Race and sexuality have set the terms of all public conversation about the murder, no matter its politics. A search of blogs and online comments reveals a crystallizing consensus with two components and zero factual evidence: 1., that Griffin has PTSD; 2., that Griffin was gay and didn’t know it until he was approached by Belton, his dark would-be lover, and then later regretted whatever had transpired. Much has been made of Belton’s diary, which the police read during their search of the murder scene, and which refers to the author’s happiness that a “man named Michael” had entered his life. In the prim universe of Indiana, this tantalizing diary entry – briefly mentioned in a police affidavit – is read as proof of a consensual sexual relationship between Belton and Griffin.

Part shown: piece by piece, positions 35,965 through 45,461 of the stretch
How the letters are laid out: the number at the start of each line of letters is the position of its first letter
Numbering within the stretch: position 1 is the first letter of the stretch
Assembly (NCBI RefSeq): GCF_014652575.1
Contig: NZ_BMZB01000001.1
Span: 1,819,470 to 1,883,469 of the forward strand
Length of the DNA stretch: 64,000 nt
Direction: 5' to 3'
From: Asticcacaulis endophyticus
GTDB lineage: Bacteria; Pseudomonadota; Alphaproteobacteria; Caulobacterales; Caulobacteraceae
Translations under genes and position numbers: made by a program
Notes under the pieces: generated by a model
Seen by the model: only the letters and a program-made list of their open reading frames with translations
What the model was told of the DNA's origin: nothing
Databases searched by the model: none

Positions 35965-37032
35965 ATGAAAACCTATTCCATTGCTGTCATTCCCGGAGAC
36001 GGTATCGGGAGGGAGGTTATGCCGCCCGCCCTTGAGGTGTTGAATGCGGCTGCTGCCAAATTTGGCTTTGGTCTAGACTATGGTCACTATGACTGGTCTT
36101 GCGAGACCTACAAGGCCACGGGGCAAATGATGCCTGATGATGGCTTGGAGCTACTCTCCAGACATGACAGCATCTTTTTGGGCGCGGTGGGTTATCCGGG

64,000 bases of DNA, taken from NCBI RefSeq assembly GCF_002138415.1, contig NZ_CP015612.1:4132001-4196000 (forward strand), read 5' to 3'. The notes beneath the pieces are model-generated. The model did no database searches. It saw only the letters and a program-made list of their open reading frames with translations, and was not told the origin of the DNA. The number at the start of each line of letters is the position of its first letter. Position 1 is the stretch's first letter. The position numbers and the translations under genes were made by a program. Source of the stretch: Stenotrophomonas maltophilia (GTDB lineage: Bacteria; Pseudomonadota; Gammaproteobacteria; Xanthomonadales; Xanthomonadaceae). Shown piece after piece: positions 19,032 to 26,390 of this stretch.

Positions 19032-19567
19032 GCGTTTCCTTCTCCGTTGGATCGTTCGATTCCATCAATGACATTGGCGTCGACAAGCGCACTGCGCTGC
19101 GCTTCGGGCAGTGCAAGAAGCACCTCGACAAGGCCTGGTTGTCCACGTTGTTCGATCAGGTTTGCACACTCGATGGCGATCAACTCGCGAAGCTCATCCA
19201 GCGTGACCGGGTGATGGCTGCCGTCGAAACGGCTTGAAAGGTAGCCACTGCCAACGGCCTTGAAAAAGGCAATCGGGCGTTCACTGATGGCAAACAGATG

Don Belton’s humor, so richly understated and satirical, and so evident in his smile, has been read as proof of his corruption, his threat to good white boys like Michael James Griffin. Our public – equal parts faculty, staff, students, and locals, all living in one of the most depressed parts of the country – have labored to interpret Don’s official portraits, released by the university to accompany the coverage, and the causal photos provided by friends and colleagues. Some find menace in a black face, or read predation in a black smile, but these ephemeral, throw-away images – produced in assembly-line fashion on “faculty picture day,” or a consequence of some fleeting shot at a party – have been queered by the public in a very strange way. They’ve become deep evidence of character, and have made it possible for an alternate narrative to emerge, in which the older and wiser black gay man takes advantage of a drunk and straight veteran, and shames the younger man so deeply, so thoroughly, that an honorable response is required. “Did he frequent playgrounds?,” some have asked, along with, “Did he ever rape anyone else?” Bloomington, some forty miles down Rt. 37, “the Dixie highway,” from Indianapolis, is the threshold of the South, so the reach for Honor is not terribly surprising. The tragedy comes, of course, in finding that the man you knew, now gone forever, has been reduced to an official, high-resolution photo or a snapshot, his text available for all to read, and their readings completely out of your hands.